“Then do it,” said Grynosk.  “I hope we don’t see him again, because if I do, I’ll enroll him in the Death Horde.”
Silvertongue went back to the cell, opened it up, and led Mensa out.  He handed Mensa a cheap copper bracelet.  “Wear this, and the guard will not bother you.”  The bracelet was a plain band of copper with a raised halbard blade embossed on the top.  Engraved inside were the words “Slave of L.”  “Follow Wolf Street until it reaches the Market.  Go to the northernmost point of the wall, and find the Gates of Thrindol.  The food  you want will be at Griselda’s.”  He pulled Mensa out of his cell, made sure he put the bracelet on his arm, and aimed him at the front door.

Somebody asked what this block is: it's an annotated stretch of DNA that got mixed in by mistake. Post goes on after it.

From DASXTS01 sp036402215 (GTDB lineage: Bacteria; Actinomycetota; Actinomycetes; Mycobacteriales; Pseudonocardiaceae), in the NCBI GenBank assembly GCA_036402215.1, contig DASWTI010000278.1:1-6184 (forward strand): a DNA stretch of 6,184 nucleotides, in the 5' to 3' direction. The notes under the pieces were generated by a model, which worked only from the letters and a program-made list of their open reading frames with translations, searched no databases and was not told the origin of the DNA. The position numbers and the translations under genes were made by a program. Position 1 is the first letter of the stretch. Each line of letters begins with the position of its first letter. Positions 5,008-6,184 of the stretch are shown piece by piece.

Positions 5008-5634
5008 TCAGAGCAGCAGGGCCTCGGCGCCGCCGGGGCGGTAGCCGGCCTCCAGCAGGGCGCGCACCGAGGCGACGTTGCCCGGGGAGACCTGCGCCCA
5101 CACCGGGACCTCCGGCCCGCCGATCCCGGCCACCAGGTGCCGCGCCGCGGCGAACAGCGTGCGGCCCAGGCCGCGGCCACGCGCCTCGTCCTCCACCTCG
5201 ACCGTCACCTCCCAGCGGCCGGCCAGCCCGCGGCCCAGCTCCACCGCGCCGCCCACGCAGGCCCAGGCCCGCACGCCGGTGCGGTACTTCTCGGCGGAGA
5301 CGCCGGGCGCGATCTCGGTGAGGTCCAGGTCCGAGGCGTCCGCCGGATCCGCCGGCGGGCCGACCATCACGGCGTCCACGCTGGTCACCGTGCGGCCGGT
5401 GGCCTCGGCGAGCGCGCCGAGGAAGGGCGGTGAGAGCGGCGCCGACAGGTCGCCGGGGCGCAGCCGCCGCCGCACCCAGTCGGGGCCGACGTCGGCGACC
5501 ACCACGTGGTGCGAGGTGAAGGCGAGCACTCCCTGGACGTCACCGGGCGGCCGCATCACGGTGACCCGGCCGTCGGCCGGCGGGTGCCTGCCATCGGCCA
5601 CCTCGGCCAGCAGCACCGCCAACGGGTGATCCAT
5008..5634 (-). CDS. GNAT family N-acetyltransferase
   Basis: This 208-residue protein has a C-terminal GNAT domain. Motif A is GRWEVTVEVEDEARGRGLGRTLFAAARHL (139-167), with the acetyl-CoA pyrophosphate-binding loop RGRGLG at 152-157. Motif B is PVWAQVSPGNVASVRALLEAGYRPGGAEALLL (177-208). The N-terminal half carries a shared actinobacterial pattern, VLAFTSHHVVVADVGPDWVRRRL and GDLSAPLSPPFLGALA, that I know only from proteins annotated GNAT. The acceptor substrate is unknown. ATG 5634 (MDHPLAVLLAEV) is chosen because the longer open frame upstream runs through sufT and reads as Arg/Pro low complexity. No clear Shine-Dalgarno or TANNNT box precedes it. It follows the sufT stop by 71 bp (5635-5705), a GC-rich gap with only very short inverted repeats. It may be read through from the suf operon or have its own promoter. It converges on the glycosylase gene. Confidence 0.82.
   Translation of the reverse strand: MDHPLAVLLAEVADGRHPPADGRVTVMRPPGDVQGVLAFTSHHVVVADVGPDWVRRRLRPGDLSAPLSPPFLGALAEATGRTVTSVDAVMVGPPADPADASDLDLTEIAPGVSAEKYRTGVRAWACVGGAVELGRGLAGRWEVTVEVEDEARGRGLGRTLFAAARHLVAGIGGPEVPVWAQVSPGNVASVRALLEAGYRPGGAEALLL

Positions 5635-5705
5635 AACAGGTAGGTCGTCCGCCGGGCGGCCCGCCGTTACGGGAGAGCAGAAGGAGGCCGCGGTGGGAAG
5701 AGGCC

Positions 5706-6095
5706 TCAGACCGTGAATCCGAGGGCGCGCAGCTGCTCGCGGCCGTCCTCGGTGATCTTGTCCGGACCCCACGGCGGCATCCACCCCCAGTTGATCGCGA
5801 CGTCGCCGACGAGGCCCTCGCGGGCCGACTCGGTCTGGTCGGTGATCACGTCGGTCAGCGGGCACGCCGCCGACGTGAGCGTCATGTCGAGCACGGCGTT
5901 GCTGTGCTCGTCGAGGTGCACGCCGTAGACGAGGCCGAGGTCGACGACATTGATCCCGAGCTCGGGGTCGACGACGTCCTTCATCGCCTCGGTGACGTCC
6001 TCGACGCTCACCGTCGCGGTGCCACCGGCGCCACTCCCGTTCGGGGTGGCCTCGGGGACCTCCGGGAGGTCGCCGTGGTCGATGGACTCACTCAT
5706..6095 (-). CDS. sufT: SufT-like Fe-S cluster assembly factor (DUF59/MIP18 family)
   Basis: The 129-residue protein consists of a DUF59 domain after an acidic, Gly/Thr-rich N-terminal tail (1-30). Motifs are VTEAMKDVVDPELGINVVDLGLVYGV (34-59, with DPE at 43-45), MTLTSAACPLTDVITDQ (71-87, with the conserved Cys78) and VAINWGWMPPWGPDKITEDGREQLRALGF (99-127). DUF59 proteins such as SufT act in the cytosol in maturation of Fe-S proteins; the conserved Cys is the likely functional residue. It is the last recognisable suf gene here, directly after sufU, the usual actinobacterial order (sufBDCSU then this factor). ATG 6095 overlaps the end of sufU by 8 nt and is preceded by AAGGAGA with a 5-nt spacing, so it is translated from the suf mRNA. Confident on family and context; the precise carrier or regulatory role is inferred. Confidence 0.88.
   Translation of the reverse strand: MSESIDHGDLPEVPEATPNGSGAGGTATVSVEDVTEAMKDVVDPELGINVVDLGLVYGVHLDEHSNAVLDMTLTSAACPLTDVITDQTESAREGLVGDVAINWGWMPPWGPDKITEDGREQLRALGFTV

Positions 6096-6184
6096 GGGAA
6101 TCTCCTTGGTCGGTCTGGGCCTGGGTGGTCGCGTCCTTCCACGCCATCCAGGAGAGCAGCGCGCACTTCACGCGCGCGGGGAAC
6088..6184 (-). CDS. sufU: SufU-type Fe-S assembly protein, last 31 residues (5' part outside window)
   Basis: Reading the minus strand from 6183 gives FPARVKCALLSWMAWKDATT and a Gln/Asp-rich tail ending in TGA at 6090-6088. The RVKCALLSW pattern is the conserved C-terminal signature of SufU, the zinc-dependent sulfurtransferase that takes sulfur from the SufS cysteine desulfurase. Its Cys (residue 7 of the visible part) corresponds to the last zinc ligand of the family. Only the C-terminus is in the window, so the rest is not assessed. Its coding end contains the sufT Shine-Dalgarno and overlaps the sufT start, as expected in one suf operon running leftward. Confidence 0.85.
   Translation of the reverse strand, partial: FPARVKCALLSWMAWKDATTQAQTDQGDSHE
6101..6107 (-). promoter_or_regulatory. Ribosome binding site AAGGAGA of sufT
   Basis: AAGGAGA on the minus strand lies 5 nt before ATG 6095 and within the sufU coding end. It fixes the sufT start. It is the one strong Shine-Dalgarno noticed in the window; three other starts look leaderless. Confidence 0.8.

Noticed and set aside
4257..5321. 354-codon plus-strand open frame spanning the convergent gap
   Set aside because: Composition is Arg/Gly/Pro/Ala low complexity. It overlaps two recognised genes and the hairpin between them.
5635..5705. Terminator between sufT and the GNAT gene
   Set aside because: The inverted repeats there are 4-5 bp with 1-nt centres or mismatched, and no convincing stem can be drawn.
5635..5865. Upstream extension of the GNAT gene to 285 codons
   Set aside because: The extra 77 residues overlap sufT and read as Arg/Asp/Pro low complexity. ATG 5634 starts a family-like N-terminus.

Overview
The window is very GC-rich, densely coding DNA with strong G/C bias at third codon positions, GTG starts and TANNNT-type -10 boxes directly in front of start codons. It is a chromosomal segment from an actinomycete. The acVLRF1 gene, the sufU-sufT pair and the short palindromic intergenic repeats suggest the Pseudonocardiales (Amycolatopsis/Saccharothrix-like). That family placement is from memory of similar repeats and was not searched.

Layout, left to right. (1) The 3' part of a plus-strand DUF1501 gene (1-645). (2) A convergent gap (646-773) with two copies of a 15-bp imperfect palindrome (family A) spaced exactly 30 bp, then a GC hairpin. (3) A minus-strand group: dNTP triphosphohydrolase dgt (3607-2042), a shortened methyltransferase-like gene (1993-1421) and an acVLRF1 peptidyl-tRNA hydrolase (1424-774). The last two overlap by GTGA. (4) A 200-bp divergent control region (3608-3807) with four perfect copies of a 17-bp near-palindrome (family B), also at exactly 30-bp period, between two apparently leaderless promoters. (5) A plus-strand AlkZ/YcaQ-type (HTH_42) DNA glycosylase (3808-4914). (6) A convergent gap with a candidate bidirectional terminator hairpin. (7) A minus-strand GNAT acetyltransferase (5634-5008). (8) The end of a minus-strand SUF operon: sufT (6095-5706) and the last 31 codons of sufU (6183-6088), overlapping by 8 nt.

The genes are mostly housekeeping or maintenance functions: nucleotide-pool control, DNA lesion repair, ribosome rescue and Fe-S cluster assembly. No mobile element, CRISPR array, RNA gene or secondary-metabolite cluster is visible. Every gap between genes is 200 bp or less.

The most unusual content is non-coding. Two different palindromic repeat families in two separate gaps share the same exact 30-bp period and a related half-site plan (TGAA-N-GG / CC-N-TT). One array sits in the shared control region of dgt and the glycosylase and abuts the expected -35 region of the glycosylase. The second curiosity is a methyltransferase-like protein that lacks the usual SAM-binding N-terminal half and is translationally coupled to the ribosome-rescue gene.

Turn 6: Algris Srog
Algris said, “My name is Algris Slog. My brother, also a wizard, came to Khazan seeking magics to help our farm. He did not return–I thought it was due to shame, or a woman, or both. Now I hear of wizard killings: what do you know and how can I help you?”
Grynosk gave him a sympathetic look, if one can get such an expression from a Minotaur.  “Your brother may well be dead.  I cannot say for sure.  Twelve low level wizards have been slain in the city within the last two weeks.  Several of them were drained of blood–it looks like the work of vampires, but we cannot prove it–no marks were found.  The murders were shrouded from all attempts to scry them–high level magic is involved.  The guard is on the watch for anything suspicious.  The robbery experienced by Lady Janoum may be tied into the mystery, but if it is, I cannot say how.  Why would vampires or ghargs want wine?  In any case Greybat Castle is beyond my jurisdiction.”